All Saints Day

May the grace of Christ fill your hearts and minds!

This week the Church celebrates the Solemnity of All Saints.  I have held this feast in special regard for as long as I can remember.  I suppose that it is because this occasion brings with it a special sense of the spiritual world to which we know we are connected.  Maybe it’s just me but it seems like most of the time, our conversations and spiritual awareness reflect a two dimensional plane of the relationship between God and ourselves who are still striving to live Christian lives in the world.  But on the Solemnity of All Saints and then the Feast of All Souls we are drawn more deeply into the reality of the Church in fuller dimension which includes the Church Triumphant, the Church Suffering, and the Church Militant.

The Church Triumphant refers to those souls who have gained heaven’s glory, whether canonized Saints or not.  They are the faithful members of our family of faith that have died and gone before us.  They may be members of our own families and relatives or friends who are worthy of honor and respect as examples of Christian living to be emulated. They are also Saints who pray for us and help us on our pilgrimage from time to eternity.  There are innumerable examples and stories of the aid given through the intercession of Saints.  I am certain that you are able to share a story or two yourself!

The Church Suffering refers to those souls in purgatory who have died in the state of grace but have not yet reached perfection.  These souls make expiation for their un-forgiven venial sins or for the temporal punishment due to venial and mortal sins that have already been forgiven.  They are assisted by the prayers and sacrifices we offer on their behalf.  This is very important.  In fact, the Church includes a petition for them in every Eucharistic Prayer of the Mass.  St. Pius of Pietrelcina is an example of someone deeply devoted to offering prayers and sacrifices so that souls in purgatory would be freed from suffering purification to enter heaven.

The Church Militant refers to ourselves who are still on pilgrimage and today is a special opportunity for us to reflect on God’s plan of salvation for all.  We each have a part to play in it for ourselves and others.  God rejoices in giving us aid through the Saints we turn to for help.  Think of those who have helped you and say “thank you” to those who have been and will be there to help you on the way.  May God bless you all! +++ Fr Peter

Eyes Of Faith

Peace to you!

I remember receiving an e-mail entitled “Christ the Redeemer” which was comprised of several photos of the statue of Jesus on top of Mount Corcovado at Rio de Janeiro, Brazil.  The pictures accented the magnificent landscape of the Brazilian coastline by using the dramatic natural shades of light from sunrise, sunset, night and full moon.  Many of the vistas were breathtaking but one seemed special for me.  It was taken at night from an angle that looked down upon the city from over the statue’s shoulder—a view from God’s perspective as it were.  The main streets were easily discernible from the strong glow of light, traffic and color.  The harbor, beaches and resorts also reflected the city lights up toward the statue that is constantly present and watchful of all the activity taking place in the vast city below.

I tried to imagine the sound of many prayers rising to God in heaven from the hearts of all the people there.  At the same time, I realized that there exists in that small area a great difference in life situations, needs, desires, and intentions.  In the city of Rio, some of the differences are extreme.  There are those who live in opulence and luxury and those who live in abject poverty with many more that live somewhere in between the extremes but they all live in one city and relatively close to each other.

I also remember meeting a priest from Brazil, Fr. Aito, while I was in the seminary.  Fr. Aito left a comfortable life as a parish priest in Rio to live and work among the “Rubbish People.”  This was very hard for Fr. Aito at first.  He was ridiculed by former parishioners and other priests and threatened by his bishop but God placed a burning passion in him to be in solidarity with His beloved poor.  Fr. Aito must have been an answer to many prayers and no doubt, he prayed more fervently and depended upon God more deeply than ever before as he served them.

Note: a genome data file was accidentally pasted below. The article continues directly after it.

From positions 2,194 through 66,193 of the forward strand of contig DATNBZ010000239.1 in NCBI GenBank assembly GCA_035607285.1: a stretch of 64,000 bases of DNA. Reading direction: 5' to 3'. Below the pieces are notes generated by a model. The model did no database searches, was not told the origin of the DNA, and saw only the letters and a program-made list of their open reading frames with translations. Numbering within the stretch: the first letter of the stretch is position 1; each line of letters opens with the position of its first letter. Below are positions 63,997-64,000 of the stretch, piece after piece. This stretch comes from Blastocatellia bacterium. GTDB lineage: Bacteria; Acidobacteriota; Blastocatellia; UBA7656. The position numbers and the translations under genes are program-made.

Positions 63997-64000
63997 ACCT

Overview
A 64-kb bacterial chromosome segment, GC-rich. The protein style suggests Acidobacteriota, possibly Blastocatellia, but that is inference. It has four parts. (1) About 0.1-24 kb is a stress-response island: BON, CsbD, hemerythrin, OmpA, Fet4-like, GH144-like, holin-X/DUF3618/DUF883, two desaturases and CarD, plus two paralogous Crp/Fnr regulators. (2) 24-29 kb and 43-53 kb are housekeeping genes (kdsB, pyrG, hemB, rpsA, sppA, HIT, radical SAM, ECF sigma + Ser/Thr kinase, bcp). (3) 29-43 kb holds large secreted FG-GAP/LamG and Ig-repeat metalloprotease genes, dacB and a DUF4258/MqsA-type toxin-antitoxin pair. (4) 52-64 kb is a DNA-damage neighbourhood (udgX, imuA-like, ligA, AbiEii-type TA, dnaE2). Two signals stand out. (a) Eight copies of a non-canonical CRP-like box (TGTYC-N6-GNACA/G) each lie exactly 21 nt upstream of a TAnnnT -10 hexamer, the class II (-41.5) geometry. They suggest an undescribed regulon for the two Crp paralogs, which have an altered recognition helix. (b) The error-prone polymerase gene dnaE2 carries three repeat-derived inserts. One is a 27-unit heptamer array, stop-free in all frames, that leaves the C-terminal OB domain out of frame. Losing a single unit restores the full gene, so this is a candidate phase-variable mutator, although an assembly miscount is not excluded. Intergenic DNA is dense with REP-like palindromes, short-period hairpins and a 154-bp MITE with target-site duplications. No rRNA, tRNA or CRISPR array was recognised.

When I think of Bartimaeus the blind man, I am reminded of my own blindness.  Sometimes I can’t see how many blessings I have been given in my life until I am in contact with others.   At times, I am blind to other people’s needs and the needs of the world beyond my sphere.  I am reminded that we all have needs but our greatest need is to give and to serve in Jesus’ name.

Bartimaeus was inspired to call out loudly and persistently because he knew he had only one chance when Jesus passed by.  Jesus asked him “what do you want me to do for you?”  Like Bartimaeus, we are encouraged to rise from our place by the side of the road and sincerely ask for something we need.  As our eyes of faith open ever wider and spiritual blindness leaves us, we can see the good that God does for us.  We gain a new perspective on life and how we can follow Jesus by serving the needs of others.  This is a new kind of freedom and fulfillment.  God bless you always! +++ Fr Peter

Finding Meaning In Suffering

Peace to you!

How do we find meaning in one of life’s most challenging experiences: suffering?

The first reading taken from Isaiah’s Song of the Suffering Servant sets the tone for the second reading and the Gospel.  Lumped together they point to the common theme of suffering and hence arise several thoughts in regard to suffering.

Whenever we encounter the impact of suffering, which is always around us, we are faced with finding a reason for it or a way to explain it.  For many, suffering seems to go against a basic image of a loving and caring God.  The question arises: how could a loving God let this happen?  I have heard many different explanations.  For some, suffering is simply a result of sin caused by ourselves or someone else.  Others explain it as a kind of trial or test by which we are challenged to be heroic and virtuous in our fidelity to God.  Some understand it as a time of grace in which God is strengthening our inner selves.  Some are content to view it as a great mystery that cannot be fully understood.

Through the lens of scripture we discover a valuable key to the meaning of suffering.  The Suffering Servant does not suffer in vain but will justify many.  He suffers injustice but chooses not to retaliate with hate or anger; he trusts in God and lives with love for God.   That sounds great but how does it help us?  There is not much solace at first glance.  If we look closer, we begin to realize that something amazingly good can happen.  The justification referred to is more than legal acquittal because we can confidently approach the very throne of God.  This suffering purchases more than pardon and more than friendship, it effects a bond of love with God in a covenant that the servant and others share in!  God acts for them in amazing ways!